Whaling, Consumer Culture and Changing Understandings of the Natural World in Early Modern Europe
Dr Sarah A. Bendall, Australian Catholic University
This presentation by Dr Sarah A. Bendall is part of Environmental Exchanges, a seminar series organised by the Centre for Environmental History to showcase innovative new research that engages with key themes in environmental history. Throughout 2022, the Centre will be hosting seminars that engage with this year's theme of Oceans in original and compelling ways. Please note that this seminar will be held simultaneously online via Zoom and in person in Room 3.72 of the RSSS Building (subject to COVID restrictions). To receive a link for the Zoom meeting, please register here.
By the end of the seventeenth century, Europeans wore a variety of fashionable garments made from whalebone sourced from the Arctic, sprayed on perfumes infused with ambergris from Africa or the Caribbean, and used medicines and cosmetics made with spermaceti from North America. This paper argues that scientific and popular understandings of whales went hand-in-hand with seventeenth-century fashionable consumer culture. While the whale still occupied various contradictory cultural, commercial and scientific spaces in European thought, this century saw a period of transformation where common understandings of whales shifted. These animals went from being monsters to curiosities of the natural world that could be commodified and used in a wide variety of consumer goods, goods that were increasingly used in the everyday lives of Europeans. By focusing on the use of whale products in early modern England, this paper highlights the role that the consumption of fashion and other goods played in fostering wider understandings of the natural world, in both positive and negative ways, during the seventeenth century.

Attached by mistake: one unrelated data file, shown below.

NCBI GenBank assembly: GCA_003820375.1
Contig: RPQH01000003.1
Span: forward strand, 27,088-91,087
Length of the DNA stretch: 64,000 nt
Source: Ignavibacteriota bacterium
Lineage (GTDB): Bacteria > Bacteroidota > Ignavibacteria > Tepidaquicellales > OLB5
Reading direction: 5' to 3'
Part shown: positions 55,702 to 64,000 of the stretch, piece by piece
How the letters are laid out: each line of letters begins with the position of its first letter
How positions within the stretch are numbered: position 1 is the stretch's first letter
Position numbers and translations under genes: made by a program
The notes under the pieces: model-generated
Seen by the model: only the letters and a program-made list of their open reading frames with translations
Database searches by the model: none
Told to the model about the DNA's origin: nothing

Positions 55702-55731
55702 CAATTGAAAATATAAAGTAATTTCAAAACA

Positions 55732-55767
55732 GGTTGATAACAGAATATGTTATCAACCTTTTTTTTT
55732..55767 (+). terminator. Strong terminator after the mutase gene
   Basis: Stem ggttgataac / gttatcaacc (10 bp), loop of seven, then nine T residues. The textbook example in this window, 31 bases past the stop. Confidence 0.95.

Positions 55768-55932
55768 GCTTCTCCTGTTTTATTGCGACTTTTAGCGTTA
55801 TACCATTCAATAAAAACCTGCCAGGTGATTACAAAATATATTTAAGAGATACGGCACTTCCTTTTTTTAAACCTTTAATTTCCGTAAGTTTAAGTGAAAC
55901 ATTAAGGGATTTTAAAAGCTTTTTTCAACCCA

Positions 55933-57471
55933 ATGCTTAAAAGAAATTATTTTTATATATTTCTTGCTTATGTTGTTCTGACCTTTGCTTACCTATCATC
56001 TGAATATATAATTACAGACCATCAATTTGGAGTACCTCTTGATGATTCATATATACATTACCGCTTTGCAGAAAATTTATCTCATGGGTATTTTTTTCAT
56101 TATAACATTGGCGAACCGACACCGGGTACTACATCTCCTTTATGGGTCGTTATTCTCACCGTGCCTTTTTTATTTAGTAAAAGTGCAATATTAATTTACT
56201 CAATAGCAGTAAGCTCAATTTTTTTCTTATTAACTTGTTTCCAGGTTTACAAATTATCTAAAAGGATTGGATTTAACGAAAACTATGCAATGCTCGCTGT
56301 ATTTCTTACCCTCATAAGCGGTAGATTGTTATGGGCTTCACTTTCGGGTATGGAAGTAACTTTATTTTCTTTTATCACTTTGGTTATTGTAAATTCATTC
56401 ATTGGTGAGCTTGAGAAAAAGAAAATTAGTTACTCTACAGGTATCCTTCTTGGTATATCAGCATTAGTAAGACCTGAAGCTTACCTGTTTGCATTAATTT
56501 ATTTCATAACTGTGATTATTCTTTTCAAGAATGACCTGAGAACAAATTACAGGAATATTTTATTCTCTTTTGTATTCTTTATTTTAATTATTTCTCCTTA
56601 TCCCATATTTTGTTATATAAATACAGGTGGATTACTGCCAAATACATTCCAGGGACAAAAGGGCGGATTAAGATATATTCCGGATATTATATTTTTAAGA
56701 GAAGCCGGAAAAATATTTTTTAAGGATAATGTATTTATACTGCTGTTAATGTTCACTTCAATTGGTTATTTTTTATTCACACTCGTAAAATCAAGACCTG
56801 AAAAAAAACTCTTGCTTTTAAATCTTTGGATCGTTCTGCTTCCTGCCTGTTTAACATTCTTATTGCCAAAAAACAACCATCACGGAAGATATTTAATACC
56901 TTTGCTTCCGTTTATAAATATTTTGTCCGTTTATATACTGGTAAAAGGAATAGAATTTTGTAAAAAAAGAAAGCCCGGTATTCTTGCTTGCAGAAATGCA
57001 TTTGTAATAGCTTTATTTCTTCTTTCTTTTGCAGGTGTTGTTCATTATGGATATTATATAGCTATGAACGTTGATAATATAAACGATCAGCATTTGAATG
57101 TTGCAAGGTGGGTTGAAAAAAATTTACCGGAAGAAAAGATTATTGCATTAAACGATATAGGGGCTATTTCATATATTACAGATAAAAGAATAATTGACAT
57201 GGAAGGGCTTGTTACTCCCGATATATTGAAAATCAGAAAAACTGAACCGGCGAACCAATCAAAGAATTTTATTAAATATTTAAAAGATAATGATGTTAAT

About the Speaker:
Sarah A. Bendall is a Research Fellow at the Gender and Women’s History Research Centre, Institute for Humanities and Social Sciences, Australia Catholic University. Her current research examines experimental history approaches, the roles of women in the clothing trades during the seventeenth century, and the widespread use of whaling products in fashion between the years 1500-1800. She is the author of Shaping Femininity (Bloomsbury, 2021).